For Nebraska Family Tractor Hobby Links Three Generations
It takes a little effort to restore, maintain and operate this fleet of Hart-Parrs, but at Shane Farms, it is all in a dayâ€šÃ"Ã´s work. From left: Farm Foreman Dennis Gentele and the 12-24, Todd Shane and the 18-36, Perry and his dad Kirk with one of the 28-50s, and Charles with the other 28-50.
The Hart-Parr 28-50 decal proclaims the company as the founder of the tractor industry.
This 1928 Model 18-36 Hart-Parr is the tractor that started it all for the Shane family of Atkinson, Neb. The machine is powered by a Hart-Parr 501-cubic-inch displacement 2-cylinder engine with a 6-3/4-inch bore along a 7-inch stroke. The engine is governed at about 800 rpm.
Shane Farmsâ€šÃ"Ã´ collection of fully restored cross-motor tractors. From left: 12-14 Hart-Parr, 18-36 Hart-Parr, two 28-50 Hart-Parrs, Rumely OilPull 20-35 M, Rumely OilPull 30-50 Y.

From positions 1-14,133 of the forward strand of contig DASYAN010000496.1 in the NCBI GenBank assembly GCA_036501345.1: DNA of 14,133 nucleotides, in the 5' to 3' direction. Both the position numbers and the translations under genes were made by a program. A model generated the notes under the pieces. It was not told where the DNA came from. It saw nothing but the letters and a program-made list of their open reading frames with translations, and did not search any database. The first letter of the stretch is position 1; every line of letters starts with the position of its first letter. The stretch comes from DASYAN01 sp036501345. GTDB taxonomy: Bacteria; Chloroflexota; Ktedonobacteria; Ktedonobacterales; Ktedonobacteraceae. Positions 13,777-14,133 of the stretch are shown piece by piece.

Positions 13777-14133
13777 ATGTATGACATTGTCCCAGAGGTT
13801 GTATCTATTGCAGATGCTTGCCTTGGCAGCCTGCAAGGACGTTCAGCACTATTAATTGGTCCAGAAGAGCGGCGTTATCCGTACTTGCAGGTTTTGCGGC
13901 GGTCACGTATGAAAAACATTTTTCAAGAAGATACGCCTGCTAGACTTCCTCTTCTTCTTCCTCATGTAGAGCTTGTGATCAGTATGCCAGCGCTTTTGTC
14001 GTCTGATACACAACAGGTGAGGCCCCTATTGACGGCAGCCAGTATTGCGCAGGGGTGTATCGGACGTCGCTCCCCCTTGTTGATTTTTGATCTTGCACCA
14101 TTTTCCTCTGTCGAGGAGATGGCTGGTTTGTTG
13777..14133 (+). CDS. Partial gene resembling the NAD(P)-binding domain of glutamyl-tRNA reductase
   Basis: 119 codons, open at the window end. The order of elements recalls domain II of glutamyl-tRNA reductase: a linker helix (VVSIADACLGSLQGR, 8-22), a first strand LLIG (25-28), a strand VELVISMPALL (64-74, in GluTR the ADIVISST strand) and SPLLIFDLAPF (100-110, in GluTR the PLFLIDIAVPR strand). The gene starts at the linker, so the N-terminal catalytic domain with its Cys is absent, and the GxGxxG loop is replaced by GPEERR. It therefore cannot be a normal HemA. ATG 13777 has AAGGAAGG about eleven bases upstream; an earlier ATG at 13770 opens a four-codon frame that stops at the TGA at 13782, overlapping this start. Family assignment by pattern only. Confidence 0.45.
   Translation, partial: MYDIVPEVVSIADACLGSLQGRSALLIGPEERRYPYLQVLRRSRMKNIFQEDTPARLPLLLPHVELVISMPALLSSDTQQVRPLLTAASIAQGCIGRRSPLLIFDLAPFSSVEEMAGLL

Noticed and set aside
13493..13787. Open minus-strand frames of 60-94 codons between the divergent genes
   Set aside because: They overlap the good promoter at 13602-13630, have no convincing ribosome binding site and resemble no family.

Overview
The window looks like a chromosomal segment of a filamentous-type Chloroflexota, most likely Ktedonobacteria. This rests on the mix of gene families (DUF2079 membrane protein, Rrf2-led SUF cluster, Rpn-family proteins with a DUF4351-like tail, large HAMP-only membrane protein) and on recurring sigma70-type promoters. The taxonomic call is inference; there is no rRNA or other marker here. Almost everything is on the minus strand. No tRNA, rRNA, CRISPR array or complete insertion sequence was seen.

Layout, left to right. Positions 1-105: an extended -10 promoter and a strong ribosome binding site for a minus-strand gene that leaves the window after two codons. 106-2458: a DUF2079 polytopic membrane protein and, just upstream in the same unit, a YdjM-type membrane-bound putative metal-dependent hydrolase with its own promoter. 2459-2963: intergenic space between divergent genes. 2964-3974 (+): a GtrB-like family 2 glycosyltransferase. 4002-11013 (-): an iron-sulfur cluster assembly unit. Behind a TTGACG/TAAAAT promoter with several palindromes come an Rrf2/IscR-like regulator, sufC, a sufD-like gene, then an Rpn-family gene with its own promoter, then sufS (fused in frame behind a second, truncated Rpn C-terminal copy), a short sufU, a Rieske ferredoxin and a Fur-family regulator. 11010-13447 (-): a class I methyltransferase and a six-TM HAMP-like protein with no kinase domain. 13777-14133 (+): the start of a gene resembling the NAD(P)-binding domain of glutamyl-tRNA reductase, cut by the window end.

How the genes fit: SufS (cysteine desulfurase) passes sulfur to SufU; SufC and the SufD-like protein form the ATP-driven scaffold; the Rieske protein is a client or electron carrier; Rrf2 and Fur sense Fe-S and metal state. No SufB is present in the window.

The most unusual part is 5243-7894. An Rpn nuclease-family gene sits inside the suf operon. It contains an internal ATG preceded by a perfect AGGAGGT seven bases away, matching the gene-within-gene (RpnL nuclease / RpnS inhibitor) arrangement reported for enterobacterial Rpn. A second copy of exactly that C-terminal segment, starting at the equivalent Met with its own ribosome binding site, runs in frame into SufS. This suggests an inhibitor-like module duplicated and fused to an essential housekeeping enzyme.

Baling hay the old fashioned way is one of Kirk Shaneâ€šÃ"Ã´s passions, so while Charles wows the crowd with his Rumely on the threshing machine, Kirk presses his daughter-in-law, Amber, and her husband, Perry, into service feeding the McCormick-Deering stationary baler.
Subtle but important details such as this original data plate offer plenty of good information about a specific tractor. That this plate is in such excellent condition after 75 years of exposure is phenomenal.
This 1936 Oliver Hart-Parr 70 made a nice 4-H restoration project when Perry was in high school. A decade ater, the tractor still looks like new â€šÃ"Ã¬ and like it could go right to work.
Perry enjoys taking the 1926 Rumely Model M for a spin after a rain shower has settled the dust. Rubber tread material on the rear wheels provides traction and makes the tractor more show-friendly.
In spite of his love of old Hart-Parr tractors, Charles says the Rumely Y is a definite favorite â€šÃ"Ã¬ and he looks for opportunities to hear the machine run.